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Brief summary This experiment is carried out to show the differing effects of axial and mid-span loading. The experiment highlights how theoretical buckling characteristics differ from actual results observed and from analysis of the results one can attempt to account for these differences. The experiments consists of three tests (as described in the procedure section) Test A) shows how a beam would behave with ‘normal’ mid-span loading. Test B) is similar to Test A) however it incorporates axial loads. By comparing the results with Test A) one can see how a single non-varying axial load affects the mid-span loading. Test C) investigates the effect of eccentricity on axial loading. Axial loads are applied with different eccentricities. Purpose of experiment The aim of this experiment is to investigate the buckling characteristics of a slender beam under axial and mid-span loading. The experiment can be used to predict how the properties of a beam in a real life application will differ from a theoretical beam. The experiment aims to answer the following 1. What are the effects of mid-span and axial loading? 2. How do mid-span and axial loads effect each other? 3. How close to theory are real life beams. (i.e. % error) 4. What is the effect of axial eccentricity 5. What needs to be considered when designing beams for ‘real-life’ applications? Procedure The apparatus is set-up as above. Three tests are performed; Test A) Investigate the characteristics of mid-span loading (W). Axial loading (Q) is set to zero (therefore Eccentricity (ε), is 0). The lateral mid-span load is varied. Increments of 0.2 LB are used. The lateral deflection δ is measured for every value of W. Care must be taken to calibrate the ruler to zero before the start of the experiment. Test B) Investigate the characteristics of mid-span loading, with different values of Q. Four values of Q are used (3,6,9,12 LB) and W is varied. Increments of 0.2LB (W) are used for Q = 3LB Increments of 0.2-0.05LB (W) are used for Q = 6LB Increments of 0.2-0.05LB (W) are used for Q = 9LB Increments of 0.05-0.01LB (W) are used for Q = 12LB The lateral deflection δ is measured for every value of W and Q. I.e. there are four sets of results, one for each value of Q. Care must be taken to calibrate the ruler to zero before the start of the experiment. Test C) Investigate the relationship between lateral mid-span deflection and eccentric applications of axial load. Three different eccentricities (0,3.18,6.35mm) are used and P( ‘true’ axial load) is varied P is calculated with the following formula; P = 0.75Q + 3.56 Increments of 0.1-0.05 are used for an eccentricity of 0 Increments of 0.1-0.02 are used for an eccentricity of 3.18mm Increments of 0.1-0.02 are used for an eccentricity of 6.35mm The lateral deflection δ is measured for every value of P and ε. I.e. there are three sets of results. Care must be taken to calibrate the ruler to zero before the start of the experiment. Observations Test A) The graph W Vs δ shows that up until a certain point a load W, causes a deflection that increases linearly with increasing weight. Then after a certain point a small increase in W causes a much larger deflection. Fig 1 shows how the mass of the scale pan can be calculated by the offset of the linear portion of the graph from zero. The y-intercept occurs at –2.4 therefore the mass of the scale pan is 2.4. This mass is added to Test B). 2.4N / 4.45 = 0.54 LB - added Test B) The beam behaves similarly to Test A). The W Vs δ graphs show that with addition of an axial load Q the beam buckles at a lower weight. As Q is increased the force W required to make the beam buckle is lessened. Test C) Again the beam has the same behaviour as in Test A), the beam deflection is proportional to the weight up until a point when it buckles. Then a large deflection is induced by a small increase in weight. By comparing the different eccentricities on a W Vs δ graph one can see that an eccentric load makes a beam buckle at a much lower weight and increasing eccentricity increases the effect. Error analysis 200 Identifiable sources of error include but are not limited to; Weights being dropped – causing swinging and resulting moments Weights not accurate (chipped and broken) Friction in the system particularly the pulley The beam not being supported by pin joints Movement in the notches and its associated friction Loading point Q does not represent a true axial load The theoretical Buckling load is Pc = π2EL(2L)-2 = π2EI/(4L)2 Where Pc = Critical buckling load E = Young’s modulus of elasticity (=200Gpa) L = Length I = Second moment of area = db3/12 When the assumption is made that; there is one free end and one supported round end Pc = π2EI/4L2 Pc = π2EI/4L2 Pc = (9.87 * 200*109 * I )/( 0.61)2 where I = ( (0.0254 * 0.00162 3) / 12) Pc = (9.87 * {200 *109}* {9*10-12} )/( 0.3721) I = 8.9991 *10-12 Pc = 47.75N From Test C) with zero eccentricity one can see that the Actual Pc = 50.0N (using P value, which represents true axial load) %error = (Theoretical – Experimental)/Average) *100 %error = [(47.75 – 50) /48.875] *100 %error = 4.6% Discussions Mid span and axial loading can both cause a beam to fail. However a single beam can support a much higher axial load then mid span load. It is easier to make a beam fail by mid-span loading then axial loading. The max deflection is going to be in the centre of the beam. The mid-span load acts directly at the point of max deflection whereas the axial load does not. The axial load is compressing the beam. The mid- span load acts parallel to the resulting deflection. After a critical point an axial load will induce failure much faster then a mid-span load. This effect is caused by moments. In the case of axial loading a small deflection of dx, causes a moment equal to dx multiplied by the distance to the force(which is perpendicular to the deflection), as the deflection increases so does the moment so the beam fails ‘quickly’. Mid span loading doesn’t have this induced moment since the force is in the same direction as the deflection (i.e. perpendicular distance =0). Any eccentricity in the axial load causes the beam to fail at lower weight, this is again due to moments. The load is not through the central axis of the beam. The eccentricity itself is a small distance perpendicular to the axial force being applied and therefore a moment is created. The mass of the scale pan is calculated in the observation section. The weight of the scale pan (2.4N) is not added in Test C) because it is insignificant compared to the weight required to buckle the beam i.e. it is less then the errors present in the experiment. There are errors associated with calculating the mass of the scale pan by this method too. It can be seen that there are errors in Test A) & Test B) since when the mass of the scale pan is added to Test B) it still does not go through the origin. The % error in Test C) is calculated = approx. 4.6% Conclusions One can see that this type of experimentation is prone to error. There is a proven error of 4.6% and this is not necessarily the max possible error, as positive and negative errors may have cancelled each other out. When designing beams for ‘real-life’ applications, if possible it is very important to ; Avoid eccentricity Use axial loads instead of mid-span loads Incorporate a safety factor This series of test demonstrates that real life situations cannot be predicted 100%accurately so it is important to make sure that a real life beam can withstand more then the design load. This safety factor insures that the beam is not going to buckle unpredictably. Theoretical buckling loads should be used as a guide. To model a real life system more accurately the following steps should be taken. Move Q to make it a true axial load Ensure that better more accurate weights are used Take measurements electronically Make sure the weights are not dropped and there is no swinging Avoid eccen Use axial loads Real life apps safety factor Refer to beginiing Imprve exp 14 12 10 8 6 y = 0.4802x - 2.4625 4 2 0 -10 -2 0 10 20 30 4 -4 -6 Series1 Series2 Linear (Series1)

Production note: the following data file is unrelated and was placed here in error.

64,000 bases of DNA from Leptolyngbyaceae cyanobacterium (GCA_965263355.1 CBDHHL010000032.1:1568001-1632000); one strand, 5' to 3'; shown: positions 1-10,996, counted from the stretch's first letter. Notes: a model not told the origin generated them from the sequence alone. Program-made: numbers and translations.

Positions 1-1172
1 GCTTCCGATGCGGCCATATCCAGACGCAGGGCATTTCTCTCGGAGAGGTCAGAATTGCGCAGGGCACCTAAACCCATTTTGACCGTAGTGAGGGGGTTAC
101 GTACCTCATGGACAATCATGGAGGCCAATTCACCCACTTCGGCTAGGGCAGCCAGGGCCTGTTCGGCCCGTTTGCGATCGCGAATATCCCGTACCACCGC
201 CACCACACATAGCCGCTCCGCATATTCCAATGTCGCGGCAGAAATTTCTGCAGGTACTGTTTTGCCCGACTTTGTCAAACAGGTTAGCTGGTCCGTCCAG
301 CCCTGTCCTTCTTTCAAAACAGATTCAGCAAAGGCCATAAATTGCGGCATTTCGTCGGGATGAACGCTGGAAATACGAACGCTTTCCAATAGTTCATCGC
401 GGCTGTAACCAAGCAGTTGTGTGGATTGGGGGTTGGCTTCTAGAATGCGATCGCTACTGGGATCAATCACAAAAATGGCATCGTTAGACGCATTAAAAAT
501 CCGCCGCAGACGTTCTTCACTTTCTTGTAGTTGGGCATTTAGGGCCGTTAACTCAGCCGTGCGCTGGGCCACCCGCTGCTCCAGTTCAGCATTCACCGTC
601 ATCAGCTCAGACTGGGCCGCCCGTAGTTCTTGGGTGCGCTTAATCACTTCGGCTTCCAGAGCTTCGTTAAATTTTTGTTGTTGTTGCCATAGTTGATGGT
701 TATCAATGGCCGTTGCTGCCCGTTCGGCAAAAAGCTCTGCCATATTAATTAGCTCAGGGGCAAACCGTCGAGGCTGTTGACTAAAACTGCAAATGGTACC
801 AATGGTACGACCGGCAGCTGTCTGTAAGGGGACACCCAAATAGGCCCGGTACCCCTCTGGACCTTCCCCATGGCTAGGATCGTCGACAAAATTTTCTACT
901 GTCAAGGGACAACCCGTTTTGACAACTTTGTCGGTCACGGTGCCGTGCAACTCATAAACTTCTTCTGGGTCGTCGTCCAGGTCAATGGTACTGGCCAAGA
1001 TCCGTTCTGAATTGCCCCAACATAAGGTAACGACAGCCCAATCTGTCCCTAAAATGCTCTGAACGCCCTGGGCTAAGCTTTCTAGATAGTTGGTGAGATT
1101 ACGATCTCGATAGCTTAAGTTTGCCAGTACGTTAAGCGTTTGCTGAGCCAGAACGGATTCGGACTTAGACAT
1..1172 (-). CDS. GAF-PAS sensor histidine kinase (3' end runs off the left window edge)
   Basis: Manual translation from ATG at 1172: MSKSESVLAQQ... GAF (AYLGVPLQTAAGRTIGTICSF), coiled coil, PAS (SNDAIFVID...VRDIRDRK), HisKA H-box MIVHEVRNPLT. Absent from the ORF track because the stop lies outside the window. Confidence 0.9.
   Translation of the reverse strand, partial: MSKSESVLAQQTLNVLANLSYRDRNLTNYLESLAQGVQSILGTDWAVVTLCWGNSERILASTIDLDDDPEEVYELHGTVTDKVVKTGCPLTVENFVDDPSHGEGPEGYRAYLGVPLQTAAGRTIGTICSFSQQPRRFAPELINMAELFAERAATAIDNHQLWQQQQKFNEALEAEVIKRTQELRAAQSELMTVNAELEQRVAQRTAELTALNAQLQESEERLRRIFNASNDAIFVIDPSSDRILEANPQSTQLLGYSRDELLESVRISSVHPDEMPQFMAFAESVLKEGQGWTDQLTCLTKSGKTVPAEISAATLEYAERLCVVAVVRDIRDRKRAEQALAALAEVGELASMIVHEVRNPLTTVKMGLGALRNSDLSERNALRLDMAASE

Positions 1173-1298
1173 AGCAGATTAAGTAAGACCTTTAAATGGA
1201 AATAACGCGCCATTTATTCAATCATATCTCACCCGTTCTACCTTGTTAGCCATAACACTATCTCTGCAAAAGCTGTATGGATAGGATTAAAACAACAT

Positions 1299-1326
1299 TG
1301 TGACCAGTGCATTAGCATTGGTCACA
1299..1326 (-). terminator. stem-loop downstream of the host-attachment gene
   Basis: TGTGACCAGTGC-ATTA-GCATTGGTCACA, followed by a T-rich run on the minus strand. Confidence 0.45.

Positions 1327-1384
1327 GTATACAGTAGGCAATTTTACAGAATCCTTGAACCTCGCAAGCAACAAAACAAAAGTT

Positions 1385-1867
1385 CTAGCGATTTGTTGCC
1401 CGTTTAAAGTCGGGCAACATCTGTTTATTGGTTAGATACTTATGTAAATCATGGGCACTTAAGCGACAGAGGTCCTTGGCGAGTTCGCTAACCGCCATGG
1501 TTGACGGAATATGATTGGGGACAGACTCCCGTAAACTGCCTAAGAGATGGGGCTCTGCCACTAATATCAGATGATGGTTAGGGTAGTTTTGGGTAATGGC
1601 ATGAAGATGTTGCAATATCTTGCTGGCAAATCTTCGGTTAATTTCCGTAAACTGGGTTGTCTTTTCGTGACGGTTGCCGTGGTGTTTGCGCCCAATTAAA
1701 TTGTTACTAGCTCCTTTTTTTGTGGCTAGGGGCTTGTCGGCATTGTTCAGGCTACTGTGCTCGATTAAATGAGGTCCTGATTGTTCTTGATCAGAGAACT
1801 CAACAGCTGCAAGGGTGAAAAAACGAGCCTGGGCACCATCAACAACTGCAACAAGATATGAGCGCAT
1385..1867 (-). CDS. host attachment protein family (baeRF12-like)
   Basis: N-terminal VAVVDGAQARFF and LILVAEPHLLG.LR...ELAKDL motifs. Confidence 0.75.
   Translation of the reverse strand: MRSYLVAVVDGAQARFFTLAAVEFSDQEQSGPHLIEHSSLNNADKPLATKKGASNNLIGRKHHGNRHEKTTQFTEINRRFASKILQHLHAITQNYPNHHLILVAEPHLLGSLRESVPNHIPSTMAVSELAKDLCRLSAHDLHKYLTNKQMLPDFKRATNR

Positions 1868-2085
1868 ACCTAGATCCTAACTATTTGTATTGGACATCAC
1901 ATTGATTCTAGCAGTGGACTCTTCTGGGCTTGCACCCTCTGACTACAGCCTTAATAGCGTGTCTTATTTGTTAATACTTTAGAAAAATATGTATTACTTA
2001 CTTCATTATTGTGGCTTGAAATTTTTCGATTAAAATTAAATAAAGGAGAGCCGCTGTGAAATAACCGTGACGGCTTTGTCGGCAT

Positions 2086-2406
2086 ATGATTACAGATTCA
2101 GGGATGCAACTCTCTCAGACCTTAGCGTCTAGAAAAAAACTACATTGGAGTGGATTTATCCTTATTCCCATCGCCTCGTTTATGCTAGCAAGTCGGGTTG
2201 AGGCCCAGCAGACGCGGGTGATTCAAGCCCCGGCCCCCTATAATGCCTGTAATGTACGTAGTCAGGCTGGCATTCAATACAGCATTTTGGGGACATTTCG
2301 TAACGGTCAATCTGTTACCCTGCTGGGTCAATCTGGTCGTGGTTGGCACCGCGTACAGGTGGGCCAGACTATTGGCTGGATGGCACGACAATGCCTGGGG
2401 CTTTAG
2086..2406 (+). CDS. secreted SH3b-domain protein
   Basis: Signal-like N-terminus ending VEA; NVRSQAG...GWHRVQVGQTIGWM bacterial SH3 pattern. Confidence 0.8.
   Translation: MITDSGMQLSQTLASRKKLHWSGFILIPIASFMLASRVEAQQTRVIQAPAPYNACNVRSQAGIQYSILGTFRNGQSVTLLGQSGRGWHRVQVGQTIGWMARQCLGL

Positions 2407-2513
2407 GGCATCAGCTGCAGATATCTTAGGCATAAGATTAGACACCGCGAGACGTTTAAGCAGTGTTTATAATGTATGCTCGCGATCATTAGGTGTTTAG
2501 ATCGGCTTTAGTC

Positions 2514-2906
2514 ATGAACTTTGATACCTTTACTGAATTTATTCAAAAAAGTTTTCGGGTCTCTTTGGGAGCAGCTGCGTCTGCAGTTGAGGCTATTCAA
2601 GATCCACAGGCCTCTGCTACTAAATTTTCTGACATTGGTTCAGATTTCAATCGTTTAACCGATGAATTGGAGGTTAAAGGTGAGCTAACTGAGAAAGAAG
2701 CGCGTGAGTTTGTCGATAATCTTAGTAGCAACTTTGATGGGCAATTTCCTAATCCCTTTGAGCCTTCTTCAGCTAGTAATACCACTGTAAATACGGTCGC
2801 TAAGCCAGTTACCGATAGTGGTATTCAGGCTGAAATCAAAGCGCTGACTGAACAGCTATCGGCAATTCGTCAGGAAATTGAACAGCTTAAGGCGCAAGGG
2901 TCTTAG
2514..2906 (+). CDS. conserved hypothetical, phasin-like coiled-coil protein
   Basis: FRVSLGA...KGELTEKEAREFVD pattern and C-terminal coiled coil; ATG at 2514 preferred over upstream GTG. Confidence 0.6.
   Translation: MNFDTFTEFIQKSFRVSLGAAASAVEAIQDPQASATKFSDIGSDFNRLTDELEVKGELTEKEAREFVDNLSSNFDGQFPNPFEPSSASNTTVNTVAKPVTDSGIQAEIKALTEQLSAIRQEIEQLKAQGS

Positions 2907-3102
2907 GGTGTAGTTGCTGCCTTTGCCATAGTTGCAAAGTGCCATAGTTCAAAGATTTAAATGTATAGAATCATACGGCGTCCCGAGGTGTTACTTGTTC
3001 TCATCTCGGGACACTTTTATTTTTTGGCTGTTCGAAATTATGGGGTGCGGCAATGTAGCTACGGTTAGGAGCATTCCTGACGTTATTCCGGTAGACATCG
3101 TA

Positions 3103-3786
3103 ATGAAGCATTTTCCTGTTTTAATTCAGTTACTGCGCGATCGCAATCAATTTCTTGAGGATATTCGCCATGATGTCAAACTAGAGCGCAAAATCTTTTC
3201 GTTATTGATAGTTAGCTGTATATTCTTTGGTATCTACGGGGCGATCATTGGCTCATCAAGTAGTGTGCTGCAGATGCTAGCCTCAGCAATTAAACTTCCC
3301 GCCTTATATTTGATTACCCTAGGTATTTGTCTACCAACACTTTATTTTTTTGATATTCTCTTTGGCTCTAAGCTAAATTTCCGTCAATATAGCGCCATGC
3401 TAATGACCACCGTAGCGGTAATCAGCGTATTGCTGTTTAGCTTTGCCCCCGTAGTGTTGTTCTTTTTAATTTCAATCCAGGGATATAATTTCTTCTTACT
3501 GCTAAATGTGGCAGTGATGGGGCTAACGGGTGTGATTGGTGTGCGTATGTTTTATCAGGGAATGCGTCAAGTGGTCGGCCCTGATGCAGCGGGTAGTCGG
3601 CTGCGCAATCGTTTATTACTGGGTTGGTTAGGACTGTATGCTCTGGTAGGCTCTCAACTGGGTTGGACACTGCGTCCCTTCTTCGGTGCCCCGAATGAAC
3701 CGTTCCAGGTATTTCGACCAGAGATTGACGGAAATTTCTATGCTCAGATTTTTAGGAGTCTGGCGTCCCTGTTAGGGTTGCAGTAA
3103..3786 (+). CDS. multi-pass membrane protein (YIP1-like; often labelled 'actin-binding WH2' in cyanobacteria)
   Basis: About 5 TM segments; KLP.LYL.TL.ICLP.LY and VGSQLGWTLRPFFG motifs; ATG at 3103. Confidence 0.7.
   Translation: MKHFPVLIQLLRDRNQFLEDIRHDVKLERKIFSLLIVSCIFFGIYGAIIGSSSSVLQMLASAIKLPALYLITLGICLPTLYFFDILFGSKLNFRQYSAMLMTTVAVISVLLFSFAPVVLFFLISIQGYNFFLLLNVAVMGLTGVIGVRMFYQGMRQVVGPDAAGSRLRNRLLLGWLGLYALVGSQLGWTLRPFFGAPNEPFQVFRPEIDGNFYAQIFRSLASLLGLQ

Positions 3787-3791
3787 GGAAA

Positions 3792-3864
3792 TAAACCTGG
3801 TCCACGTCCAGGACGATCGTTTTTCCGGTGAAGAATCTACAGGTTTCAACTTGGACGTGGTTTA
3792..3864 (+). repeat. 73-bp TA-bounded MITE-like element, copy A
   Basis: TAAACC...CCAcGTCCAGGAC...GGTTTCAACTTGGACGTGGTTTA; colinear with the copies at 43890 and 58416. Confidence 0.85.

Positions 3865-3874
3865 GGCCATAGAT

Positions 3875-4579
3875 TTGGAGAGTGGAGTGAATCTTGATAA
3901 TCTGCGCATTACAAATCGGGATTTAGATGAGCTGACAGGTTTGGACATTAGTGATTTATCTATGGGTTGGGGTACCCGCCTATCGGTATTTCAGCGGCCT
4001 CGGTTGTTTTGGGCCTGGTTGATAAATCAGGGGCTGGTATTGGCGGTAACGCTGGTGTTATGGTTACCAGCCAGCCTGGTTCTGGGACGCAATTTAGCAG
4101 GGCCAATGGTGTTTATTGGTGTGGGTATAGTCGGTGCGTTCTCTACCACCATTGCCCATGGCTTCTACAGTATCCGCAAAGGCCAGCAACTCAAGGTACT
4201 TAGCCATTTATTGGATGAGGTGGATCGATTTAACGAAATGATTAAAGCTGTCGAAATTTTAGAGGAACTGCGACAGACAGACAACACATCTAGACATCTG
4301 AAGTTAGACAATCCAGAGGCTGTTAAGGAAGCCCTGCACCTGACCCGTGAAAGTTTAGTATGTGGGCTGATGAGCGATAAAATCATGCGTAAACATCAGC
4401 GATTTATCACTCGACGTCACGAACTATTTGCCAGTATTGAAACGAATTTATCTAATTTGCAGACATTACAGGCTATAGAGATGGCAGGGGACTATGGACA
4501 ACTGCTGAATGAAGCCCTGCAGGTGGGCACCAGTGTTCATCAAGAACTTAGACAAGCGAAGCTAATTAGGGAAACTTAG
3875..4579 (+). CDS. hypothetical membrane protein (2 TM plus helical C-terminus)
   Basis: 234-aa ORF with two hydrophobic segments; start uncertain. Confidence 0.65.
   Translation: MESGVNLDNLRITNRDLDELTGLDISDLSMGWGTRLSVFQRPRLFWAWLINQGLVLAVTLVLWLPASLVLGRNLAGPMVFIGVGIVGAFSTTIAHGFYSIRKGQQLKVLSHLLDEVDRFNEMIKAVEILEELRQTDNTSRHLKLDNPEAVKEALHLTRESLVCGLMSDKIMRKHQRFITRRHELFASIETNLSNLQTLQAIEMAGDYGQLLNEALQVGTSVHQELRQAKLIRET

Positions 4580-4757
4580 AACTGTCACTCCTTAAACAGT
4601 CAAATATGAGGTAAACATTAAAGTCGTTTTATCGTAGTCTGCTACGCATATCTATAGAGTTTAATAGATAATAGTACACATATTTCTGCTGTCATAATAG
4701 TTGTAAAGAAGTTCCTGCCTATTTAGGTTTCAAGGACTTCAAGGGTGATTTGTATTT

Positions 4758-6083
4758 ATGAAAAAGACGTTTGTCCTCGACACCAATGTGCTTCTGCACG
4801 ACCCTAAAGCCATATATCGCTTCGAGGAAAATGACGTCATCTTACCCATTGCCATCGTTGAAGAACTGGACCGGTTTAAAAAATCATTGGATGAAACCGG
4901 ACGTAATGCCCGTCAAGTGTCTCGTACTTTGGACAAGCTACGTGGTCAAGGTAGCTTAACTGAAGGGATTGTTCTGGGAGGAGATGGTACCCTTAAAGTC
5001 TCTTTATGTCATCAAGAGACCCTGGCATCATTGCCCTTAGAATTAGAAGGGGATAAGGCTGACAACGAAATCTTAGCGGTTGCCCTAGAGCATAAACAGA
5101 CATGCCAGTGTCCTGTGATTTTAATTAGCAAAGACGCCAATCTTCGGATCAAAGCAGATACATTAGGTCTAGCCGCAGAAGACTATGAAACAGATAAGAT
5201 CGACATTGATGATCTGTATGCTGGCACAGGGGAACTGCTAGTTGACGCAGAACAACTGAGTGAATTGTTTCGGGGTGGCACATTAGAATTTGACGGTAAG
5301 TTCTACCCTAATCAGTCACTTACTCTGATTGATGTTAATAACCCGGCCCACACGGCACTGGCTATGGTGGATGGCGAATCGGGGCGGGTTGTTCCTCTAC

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posted: | 5/13/2010 |

language: | English |